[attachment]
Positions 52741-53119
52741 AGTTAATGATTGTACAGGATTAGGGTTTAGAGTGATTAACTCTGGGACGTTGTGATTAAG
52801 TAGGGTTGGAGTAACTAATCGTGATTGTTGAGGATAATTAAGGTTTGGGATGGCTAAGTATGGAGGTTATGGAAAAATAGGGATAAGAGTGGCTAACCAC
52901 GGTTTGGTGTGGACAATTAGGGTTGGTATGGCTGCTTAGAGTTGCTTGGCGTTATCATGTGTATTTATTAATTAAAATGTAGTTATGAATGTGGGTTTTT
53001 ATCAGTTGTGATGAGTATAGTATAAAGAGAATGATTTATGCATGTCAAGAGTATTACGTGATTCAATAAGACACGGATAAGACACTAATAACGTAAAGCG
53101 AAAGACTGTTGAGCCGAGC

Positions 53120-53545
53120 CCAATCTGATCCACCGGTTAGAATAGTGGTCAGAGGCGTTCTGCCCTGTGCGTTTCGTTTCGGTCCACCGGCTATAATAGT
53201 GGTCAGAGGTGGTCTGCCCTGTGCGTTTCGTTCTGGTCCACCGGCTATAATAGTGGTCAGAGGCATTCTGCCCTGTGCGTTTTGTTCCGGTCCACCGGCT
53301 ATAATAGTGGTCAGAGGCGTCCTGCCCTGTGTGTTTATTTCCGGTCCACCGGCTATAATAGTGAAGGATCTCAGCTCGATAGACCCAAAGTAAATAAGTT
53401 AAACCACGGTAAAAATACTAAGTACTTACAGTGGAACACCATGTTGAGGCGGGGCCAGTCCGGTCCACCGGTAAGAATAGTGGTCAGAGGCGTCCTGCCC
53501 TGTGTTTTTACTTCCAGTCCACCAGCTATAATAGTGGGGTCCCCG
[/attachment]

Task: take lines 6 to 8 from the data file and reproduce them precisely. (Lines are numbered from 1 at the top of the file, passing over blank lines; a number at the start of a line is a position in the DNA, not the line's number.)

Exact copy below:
53101 AAAGACTGTTGAGCCGAGC

Positions 53120-53545
53120 CCAATCTGATCCACCGGTTAGAATAGTGGTCAGAGGCGTTCTGCCCTGTGCGTTTCGTTTCGGTCCACCGGCTATAATAGT